EUR/USD has edged lower in the Monday session, as the pair trades at 1.0740. On the release front, it’s a quiet start to the week, with no major events in the US or Europe. German Factory Orders sparkled in December, with a gain of 5.2%, compared to the forecast of 0.6%. Eurozone Retail PMI dipped to 50.1 points, while Sentix Investor Confidence dropped to 17.4 points, above the estimate of 16.7 points. In the US, there are two minor events on the schedule. On Tuesday, the US releases JOLTS Job Openings, with the indicator expected to rise to 5.56 million.
German numbers were a mixed bag last week, but manufacturing numbers remain strong. On Monday, Factory Orders sparkled with a gain of 5.2%. This follows German Manufacturing PMI, which improved to 56.4, its strongest reading in three years. We’ll get a look at Industrial Production on Tuesday. Meanwhile, inflation has headed higher in the Eurozone, buoyed by stronger economic growth and higher oil prices. This is positive news for the ECB, which has long tried to raise inflation with an ultra-loose monetary policy. Still, inflation levels remain well below the ECB’s target of 2 percent, and analysts are not expecting any drastic changes in monetary policy in 2o17.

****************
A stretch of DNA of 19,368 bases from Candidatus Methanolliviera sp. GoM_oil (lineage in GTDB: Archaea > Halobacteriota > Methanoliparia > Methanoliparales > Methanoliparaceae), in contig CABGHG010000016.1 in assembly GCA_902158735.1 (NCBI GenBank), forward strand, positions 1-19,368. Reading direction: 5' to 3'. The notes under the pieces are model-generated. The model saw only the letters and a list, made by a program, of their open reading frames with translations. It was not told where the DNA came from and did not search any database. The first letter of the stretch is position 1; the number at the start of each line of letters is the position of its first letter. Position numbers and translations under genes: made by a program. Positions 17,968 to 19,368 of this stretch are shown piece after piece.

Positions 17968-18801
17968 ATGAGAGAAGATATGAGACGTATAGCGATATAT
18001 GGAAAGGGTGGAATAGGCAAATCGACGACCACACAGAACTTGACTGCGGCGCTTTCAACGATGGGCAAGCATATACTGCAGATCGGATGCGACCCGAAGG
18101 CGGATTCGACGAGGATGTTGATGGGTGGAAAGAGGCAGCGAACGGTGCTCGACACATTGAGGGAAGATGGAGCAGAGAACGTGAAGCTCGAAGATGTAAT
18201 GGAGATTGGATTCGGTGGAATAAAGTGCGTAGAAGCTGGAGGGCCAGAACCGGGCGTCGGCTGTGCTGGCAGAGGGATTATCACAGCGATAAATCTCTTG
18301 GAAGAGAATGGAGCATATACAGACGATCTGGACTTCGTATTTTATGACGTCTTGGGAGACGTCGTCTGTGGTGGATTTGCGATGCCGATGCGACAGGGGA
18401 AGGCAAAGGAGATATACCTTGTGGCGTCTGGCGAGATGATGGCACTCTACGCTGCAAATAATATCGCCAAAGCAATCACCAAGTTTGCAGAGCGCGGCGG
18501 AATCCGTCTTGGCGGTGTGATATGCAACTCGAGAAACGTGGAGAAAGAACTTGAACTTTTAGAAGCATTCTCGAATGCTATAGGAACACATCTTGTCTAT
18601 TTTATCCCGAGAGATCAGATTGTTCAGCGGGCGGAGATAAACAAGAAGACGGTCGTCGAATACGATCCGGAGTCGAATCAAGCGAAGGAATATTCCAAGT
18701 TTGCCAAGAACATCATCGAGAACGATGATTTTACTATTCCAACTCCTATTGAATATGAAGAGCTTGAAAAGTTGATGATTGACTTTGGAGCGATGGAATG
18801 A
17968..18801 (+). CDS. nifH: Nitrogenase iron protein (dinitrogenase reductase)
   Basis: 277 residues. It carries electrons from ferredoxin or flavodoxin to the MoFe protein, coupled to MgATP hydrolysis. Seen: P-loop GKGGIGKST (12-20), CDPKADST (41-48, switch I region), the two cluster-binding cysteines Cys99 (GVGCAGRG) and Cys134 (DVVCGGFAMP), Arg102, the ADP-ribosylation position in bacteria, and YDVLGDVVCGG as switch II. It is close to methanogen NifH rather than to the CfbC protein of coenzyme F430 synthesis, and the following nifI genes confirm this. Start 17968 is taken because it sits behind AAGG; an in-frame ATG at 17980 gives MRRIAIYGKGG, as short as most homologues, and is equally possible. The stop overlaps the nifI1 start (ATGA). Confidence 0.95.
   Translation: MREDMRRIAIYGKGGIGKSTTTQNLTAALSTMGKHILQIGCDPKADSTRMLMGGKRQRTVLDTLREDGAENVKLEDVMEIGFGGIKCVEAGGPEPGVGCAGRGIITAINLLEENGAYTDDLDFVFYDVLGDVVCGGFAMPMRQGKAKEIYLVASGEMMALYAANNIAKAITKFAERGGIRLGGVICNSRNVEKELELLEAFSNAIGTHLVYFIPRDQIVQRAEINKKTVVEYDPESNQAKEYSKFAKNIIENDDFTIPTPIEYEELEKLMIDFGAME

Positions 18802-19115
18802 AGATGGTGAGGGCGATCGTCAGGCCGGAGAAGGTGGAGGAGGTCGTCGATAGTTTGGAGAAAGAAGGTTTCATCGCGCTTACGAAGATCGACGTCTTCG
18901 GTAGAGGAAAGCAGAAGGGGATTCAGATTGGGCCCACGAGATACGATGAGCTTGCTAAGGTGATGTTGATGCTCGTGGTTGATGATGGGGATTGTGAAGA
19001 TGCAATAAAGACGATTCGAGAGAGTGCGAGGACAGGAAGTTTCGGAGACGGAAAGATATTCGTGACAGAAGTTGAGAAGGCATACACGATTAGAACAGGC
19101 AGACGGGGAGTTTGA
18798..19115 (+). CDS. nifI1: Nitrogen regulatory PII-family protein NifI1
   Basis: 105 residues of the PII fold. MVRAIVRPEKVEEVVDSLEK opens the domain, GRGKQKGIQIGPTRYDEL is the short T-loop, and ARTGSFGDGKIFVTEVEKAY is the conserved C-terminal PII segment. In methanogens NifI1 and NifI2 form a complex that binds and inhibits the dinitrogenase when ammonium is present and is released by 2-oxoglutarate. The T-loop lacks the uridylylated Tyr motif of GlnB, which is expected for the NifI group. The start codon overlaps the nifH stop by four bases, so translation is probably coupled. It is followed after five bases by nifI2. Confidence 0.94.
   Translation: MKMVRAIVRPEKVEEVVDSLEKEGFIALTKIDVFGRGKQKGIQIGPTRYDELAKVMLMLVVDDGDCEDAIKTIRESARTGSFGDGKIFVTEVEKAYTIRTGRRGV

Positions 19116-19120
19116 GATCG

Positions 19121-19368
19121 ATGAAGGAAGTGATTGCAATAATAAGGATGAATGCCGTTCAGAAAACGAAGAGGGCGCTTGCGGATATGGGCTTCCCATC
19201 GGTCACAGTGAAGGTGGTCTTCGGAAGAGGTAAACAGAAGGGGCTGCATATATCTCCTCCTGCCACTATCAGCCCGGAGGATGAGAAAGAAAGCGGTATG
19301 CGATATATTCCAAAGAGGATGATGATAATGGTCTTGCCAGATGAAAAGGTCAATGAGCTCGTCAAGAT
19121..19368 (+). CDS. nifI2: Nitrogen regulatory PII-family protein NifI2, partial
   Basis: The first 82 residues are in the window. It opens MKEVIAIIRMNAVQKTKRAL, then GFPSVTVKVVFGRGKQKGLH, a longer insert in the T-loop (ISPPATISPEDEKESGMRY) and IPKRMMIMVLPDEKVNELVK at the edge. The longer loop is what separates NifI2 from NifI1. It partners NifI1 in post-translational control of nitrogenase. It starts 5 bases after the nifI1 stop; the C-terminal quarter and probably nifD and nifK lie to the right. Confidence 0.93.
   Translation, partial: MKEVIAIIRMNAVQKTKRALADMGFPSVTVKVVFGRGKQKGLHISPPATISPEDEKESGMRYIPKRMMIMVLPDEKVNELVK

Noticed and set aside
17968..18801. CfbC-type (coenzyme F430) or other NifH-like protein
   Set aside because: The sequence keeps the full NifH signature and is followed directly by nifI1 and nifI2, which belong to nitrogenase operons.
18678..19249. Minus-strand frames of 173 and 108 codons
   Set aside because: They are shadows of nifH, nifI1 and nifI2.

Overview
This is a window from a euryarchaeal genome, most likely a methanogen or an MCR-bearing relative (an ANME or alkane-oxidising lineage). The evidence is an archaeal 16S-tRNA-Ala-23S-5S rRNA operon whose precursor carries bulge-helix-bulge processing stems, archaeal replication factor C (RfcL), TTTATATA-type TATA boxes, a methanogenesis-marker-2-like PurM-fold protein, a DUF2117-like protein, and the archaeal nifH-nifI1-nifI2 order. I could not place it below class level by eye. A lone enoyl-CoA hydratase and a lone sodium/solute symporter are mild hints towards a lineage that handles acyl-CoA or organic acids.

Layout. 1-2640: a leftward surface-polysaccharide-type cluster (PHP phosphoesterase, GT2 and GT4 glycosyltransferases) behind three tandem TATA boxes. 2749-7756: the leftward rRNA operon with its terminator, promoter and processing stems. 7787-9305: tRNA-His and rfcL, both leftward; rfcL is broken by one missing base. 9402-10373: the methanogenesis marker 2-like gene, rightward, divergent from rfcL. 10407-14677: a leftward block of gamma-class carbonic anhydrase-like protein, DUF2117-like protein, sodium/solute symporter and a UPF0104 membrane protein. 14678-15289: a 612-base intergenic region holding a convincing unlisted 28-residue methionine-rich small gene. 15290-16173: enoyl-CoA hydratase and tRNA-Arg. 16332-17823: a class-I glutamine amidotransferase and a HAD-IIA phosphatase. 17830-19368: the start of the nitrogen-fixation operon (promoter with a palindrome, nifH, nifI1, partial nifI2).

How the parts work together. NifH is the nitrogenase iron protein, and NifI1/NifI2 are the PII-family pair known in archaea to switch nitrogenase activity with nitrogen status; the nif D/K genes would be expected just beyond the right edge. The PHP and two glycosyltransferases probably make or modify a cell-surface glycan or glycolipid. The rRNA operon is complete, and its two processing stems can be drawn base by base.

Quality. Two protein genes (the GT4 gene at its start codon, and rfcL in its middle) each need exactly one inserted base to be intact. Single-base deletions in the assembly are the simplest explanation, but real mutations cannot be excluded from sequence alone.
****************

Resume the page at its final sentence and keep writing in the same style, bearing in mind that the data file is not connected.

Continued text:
On Friday, US job numbers were mixed. Nonfarm payrolls jumped to 227 thousand, well above the estimate of 170 thousand. However, wage growth disappointed, as Average Hourly Earnings slipped to 0.1%, short of the forecast of 0.3%. There’s no arguing that the US economy is performing well, but there is a sense of uneasiness in the markets as Donald Trump continues to create controversy and dissent both at home and abroad. Trump has picked a fight with Mexico and his travel ban on Moslems from seven countries has created a strong backlash. Moreover, the lack of an economic policy is a major source of concern and the the post-election euphoria which sent the markets higher appears to have dissipated. The Federal Reserve is no less in the dark than the rest of us, and is expected to adopt a wait-and-see attitude in the coming months. If the economy continues to grow, there is a strong likelihood of another rate hike in the first half of 2017, which is bullish for the dollar. On the other hand, if Trump makes good on his promises to “make America first” and implement protectionist policies, the greenback could lose ground against major currencies such as the euro.